13 You will be given a confirmed list of appointments on the first day of your radiotherapy treatment, approximately two weeks after your CT scan. What is a radiotherapy plan? Your radiotherapy plan is the personalised design of your radiotherapy treatment. It is tailor-made for you and is based on the CT scan that you had. A team of doctors, radiographers and physicists will work together to decide where the treatment needs to be directed, avoiding as much healthy tissue as possible. What will happen on my first day of treatment? When you arrive for your appointment, please book in at reception. You will then be directed to the treatment waiting area. One of the treatment radiographers will discuss your treatment with you and you will be given the opportunity to ask any questions you may have. Please bring a dressing gown to wear at your treatment appointments. You will be asked to change in a cubicle, and then taken into the treatment room where the staff will introduce themselves. You will be asked to lie on the treatment table, which will be set up with the same equipment as when you had your CT scan. You should relax, stay still and breathe normally. Radiotherapy treatment is given by a machine called a linear accelerator, often referred to as a linac. 13

14 Linear accelerator (linac) Image supplied courtesy of Elekta. The lights will be dimmed so that the radiographers can see the room lasers that will help them to position you correctly. You will hear the machine move around you. It will come close to you but will not touch you. You will hear radiographers taking various measurements and you will feel the bed moving. Once you are in the right position, the radiographers will leave the room. Once the radiographers have left the room, you will hear a buzzing sound. This is the door safety interlock. You will be alone in the room during your treatment but the radiographers will be watching you all the time on closed circuit television (CCTV). If you need assistance at any point, just wave a hand and the radiographers can immediately return to the room. Digital x-ray images are taken regularly during your treatment to ensure that the treatment is being delivered accurately. There will be a short delay whilst these images are assessed and you may feel the bed move as the radiographers adjust its position from outside of the 14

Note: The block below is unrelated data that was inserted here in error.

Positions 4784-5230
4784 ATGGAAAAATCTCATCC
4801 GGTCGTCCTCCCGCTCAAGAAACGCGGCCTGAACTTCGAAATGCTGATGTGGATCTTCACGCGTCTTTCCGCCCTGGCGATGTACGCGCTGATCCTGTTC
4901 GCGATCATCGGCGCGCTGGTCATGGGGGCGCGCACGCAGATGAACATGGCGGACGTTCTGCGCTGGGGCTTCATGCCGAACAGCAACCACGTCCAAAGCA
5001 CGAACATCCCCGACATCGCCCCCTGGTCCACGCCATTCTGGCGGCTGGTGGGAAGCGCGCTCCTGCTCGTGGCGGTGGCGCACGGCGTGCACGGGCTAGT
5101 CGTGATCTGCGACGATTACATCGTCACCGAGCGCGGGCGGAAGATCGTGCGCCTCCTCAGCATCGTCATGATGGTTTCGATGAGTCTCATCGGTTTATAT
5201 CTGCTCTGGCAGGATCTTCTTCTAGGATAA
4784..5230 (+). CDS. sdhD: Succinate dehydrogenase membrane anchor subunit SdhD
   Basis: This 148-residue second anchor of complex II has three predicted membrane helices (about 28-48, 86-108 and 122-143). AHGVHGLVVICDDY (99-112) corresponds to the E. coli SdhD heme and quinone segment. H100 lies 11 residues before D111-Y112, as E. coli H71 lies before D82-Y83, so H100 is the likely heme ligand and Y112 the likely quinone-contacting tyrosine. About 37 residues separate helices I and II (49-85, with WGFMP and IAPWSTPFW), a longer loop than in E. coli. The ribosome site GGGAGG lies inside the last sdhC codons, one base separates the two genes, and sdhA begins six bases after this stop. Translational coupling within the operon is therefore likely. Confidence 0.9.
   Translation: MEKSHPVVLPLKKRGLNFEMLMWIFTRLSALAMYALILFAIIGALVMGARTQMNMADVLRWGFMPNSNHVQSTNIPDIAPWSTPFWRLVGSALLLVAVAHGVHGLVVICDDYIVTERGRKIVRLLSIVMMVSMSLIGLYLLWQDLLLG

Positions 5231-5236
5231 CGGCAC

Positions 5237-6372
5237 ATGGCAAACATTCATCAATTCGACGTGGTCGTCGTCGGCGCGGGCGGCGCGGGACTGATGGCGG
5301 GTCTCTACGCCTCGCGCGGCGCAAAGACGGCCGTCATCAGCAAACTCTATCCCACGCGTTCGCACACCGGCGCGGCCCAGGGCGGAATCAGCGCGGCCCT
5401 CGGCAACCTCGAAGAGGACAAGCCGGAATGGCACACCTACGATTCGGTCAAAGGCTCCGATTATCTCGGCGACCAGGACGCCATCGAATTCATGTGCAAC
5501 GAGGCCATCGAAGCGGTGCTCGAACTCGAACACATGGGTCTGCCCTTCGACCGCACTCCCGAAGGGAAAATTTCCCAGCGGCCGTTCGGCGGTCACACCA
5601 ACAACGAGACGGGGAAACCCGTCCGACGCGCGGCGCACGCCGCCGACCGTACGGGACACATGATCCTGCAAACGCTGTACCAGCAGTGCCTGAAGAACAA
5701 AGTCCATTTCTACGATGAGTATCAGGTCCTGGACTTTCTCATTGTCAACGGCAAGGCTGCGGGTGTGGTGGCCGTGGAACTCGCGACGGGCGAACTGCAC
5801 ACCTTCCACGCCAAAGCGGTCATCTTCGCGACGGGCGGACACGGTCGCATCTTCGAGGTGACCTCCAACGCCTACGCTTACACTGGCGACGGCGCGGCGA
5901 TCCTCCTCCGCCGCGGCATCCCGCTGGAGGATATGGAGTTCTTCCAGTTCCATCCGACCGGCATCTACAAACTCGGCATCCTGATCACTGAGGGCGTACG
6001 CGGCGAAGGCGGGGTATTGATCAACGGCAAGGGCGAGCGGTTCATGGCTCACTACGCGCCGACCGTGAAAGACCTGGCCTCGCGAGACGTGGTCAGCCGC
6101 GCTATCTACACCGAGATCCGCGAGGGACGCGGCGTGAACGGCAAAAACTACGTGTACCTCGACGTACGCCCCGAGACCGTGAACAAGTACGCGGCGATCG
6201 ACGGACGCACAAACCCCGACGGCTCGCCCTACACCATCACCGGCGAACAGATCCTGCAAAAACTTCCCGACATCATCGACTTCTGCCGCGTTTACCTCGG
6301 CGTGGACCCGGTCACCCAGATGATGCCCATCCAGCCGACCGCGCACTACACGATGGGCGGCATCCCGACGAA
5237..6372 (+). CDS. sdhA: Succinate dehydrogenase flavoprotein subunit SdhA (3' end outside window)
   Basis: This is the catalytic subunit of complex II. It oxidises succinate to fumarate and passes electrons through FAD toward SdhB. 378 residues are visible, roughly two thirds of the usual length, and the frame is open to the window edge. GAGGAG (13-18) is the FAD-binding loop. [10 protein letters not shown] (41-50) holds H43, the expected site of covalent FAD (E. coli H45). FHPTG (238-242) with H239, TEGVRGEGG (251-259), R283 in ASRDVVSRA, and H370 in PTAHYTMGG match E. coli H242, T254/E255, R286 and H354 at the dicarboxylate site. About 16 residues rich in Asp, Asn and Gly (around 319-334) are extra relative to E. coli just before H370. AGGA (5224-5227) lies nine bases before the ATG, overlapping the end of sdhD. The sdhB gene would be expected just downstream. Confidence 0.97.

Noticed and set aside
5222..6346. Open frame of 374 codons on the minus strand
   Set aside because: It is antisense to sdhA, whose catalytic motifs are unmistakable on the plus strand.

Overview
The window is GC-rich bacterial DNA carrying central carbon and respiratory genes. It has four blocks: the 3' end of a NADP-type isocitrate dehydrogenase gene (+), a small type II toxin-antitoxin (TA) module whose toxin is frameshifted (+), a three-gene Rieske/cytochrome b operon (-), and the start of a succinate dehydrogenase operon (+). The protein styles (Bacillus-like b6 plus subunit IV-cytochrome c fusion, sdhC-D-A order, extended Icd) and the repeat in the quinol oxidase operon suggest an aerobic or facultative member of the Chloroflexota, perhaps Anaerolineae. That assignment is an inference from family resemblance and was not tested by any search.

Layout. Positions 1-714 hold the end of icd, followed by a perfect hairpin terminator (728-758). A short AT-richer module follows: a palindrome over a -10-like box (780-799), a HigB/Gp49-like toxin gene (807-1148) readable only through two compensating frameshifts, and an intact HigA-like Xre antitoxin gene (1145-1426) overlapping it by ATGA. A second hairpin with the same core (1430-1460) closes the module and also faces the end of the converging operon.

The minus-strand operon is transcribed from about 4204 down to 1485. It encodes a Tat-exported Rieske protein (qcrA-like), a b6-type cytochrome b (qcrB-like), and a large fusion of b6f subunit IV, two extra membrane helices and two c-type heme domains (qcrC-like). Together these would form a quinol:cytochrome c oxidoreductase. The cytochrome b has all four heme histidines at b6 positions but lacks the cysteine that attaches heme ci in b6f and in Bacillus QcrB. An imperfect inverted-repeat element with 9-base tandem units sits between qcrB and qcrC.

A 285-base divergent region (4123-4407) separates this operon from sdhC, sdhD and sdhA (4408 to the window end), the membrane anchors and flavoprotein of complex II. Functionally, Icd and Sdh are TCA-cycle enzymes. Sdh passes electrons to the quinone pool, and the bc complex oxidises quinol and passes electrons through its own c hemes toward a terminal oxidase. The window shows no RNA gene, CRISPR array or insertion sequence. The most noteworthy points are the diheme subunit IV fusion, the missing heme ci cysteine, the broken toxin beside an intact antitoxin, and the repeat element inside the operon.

15 room. Treatment will then be delivered and the machine will move around you to treat you from different angles. This whole process will take approximately 20 minutes. Afterwards, the radiographers will return to the room, and help you down from the treatment table. The treatment table will be quite high up, so it is very important that you do not move or attempt to get off the table without assistance. The radiographers will tell you when it is safe to sit up and get off the table. Treatment review You will be seen by a member of the treatment support team these radiographers will support you during your treatment and help you to manage your side effects. You will have separate appointments for this on your appointment list. Managing the side effects of radiotherapy to the breast/chest wall Itchy inflamed skin Radiotherapy commonly causes inflammation, redness and itching one to two weeks after treatment begins. This can sometimes affect the entire treatment area. To reduce the likelihood of this reaction we suggest the following: Washing: It is important to keep the treatment area clean. Shower/bath using lukewarm water and an un-perfumed soap. Do not use bubble bath or bath oils, shower gel, perfumed soap or talcum powder. Use a soft towel to gently pat the skin dry do not rub. 15